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Controversial developments in mountain parks should be stopped: CPAWS

In new annual report CPAWS asks government to refocus on conservation

CPAWS wants to see less development in the mountain parks, in favour of a renewed focus on environmental protection.


CPAWS wants to see less development in the mountain parks, in favour of a renewed focus on environmental protection.

A new report from the Canadian Parks and Wilderness Society is sounding the alarm over what the watchdog group says is excessive commercial development in Banff and Jasper National Parks.

In its latest annual report, CPAWS is asking Parks Canada to halt controversial developments recently given the green light—including new accommodations at Maligne Lake, the expansion of the Lake Louise ski hill and the recently announced bike path along the Icefields Parkway.  

The report focuses on what CPAWS argues is a shift away from conservation in favour of “tourism and marketing, increasing visitation, and revenue generation.”

Alison Ronson, executive director of the northern Alberta chapter of the group, said that the national parks are supposed to be the most protected areas in the country.

“But the people who are supposed to be managing these parks for us are not paying attention to their mandate, and there are many projects being pushed through without enough environmental assessment or public review,” she said.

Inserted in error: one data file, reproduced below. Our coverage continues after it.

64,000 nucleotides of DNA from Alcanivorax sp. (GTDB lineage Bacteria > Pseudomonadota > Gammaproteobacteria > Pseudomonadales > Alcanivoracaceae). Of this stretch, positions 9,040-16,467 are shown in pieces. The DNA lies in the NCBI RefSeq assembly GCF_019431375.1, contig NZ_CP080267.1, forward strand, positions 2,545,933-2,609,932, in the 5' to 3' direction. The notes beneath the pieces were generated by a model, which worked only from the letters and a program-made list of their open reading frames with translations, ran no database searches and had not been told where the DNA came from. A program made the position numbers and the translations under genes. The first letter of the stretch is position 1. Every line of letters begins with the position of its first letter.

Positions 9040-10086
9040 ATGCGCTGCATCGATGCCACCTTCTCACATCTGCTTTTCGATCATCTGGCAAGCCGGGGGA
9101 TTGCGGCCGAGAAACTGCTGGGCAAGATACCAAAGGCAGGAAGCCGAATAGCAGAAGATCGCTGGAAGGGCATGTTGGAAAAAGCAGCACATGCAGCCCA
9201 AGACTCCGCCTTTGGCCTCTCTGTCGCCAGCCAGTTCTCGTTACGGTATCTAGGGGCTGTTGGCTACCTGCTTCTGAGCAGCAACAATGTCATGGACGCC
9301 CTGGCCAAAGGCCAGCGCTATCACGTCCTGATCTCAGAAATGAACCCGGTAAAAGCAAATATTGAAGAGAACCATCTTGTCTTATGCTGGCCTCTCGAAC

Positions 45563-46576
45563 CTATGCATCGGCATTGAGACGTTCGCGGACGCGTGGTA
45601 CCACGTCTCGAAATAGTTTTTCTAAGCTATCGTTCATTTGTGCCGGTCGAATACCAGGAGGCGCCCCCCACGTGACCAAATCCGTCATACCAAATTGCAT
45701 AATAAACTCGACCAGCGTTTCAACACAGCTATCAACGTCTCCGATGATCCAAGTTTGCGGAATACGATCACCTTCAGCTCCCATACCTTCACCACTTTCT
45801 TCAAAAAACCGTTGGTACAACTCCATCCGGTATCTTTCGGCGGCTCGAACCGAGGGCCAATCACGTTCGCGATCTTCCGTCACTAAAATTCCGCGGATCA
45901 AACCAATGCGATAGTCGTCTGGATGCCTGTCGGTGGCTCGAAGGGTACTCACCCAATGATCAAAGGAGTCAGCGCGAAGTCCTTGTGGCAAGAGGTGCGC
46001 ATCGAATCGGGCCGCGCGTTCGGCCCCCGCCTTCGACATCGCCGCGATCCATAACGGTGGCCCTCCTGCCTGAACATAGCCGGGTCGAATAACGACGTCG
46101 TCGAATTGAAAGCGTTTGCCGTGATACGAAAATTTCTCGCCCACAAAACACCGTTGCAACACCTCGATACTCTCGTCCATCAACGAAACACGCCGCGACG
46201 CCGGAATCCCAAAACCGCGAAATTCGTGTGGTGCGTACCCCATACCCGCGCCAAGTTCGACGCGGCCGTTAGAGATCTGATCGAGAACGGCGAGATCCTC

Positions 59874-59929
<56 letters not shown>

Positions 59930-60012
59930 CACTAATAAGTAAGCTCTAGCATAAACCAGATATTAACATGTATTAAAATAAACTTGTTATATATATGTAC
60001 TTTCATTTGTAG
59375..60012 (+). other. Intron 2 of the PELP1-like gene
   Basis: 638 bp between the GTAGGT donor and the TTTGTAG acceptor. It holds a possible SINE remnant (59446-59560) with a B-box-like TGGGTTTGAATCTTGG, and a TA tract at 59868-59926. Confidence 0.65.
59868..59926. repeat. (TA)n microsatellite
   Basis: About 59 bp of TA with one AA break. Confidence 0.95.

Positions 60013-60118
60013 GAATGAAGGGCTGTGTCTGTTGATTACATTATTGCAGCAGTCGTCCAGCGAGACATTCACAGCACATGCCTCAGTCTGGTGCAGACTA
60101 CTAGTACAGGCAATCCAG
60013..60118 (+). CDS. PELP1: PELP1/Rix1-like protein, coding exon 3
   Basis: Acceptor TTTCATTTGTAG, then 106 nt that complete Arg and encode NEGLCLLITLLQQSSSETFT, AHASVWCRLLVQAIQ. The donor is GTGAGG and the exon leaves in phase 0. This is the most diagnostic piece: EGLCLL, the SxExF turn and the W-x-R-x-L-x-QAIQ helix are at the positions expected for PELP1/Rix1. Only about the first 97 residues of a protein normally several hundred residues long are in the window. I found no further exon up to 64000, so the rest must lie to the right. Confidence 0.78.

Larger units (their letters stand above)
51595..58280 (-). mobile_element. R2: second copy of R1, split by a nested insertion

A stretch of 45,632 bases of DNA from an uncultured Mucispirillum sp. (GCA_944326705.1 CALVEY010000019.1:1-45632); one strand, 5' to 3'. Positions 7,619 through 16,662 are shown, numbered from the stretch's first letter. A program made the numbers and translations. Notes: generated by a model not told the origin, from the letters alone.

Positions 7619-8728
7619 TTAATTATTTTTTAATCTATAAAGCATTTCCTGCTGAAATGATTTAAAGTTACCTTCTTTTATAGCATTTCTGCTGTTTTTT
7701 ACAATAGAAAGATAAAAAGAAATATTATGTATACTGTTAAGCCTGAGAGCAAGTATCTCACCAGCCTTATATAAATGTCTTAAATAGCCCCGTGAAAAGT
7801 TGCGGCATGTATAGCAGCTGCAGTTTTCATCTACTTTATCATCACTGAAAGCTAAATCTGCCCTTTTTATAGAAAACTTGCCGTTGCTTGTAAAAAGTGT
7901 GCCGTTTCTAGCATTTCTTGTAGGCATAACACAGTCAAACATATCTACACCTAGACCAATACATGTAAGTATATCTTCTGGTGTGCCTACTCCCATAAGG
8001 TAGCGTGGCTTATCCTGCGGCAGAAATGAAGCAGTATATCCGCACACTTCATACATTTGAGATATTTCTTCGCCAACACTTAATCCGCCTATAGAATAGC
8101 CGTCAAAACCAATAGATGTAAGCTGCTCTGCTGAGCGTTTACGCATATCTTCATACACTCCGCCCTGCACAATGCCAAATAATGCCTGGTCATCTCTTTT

“People should be concerned about that.”

Ronson said that while money recently announced for infrastructure in the mountain parks is welcome, some of it—including the $66 million earmarked for the new bike path linking the Banff and Jasper townsites—would be better spent on science or research.

While the report is national in scope, the concerns raised focus in on the Alberta mountain parks.

Ronson said that’s because Banff and Jasper are the “crown jewels” of Canada’s 46 national parks. Together, they attracted more than six million visitors last year.

She added that their protection should have special importance to Edmontonians.

“Urbanites are faced with these issue everyday because we drink the water from these protected areas everyday, we breathe the air and we all benefit from having protected wilderness,” she said.

In an emailed statement, a Parks Canada spokesperson said that “it should be noted that strict development limits are in place to protect the ecological integrity of national parks."

The statement also said Parks Canada will review all development for environmental effects.

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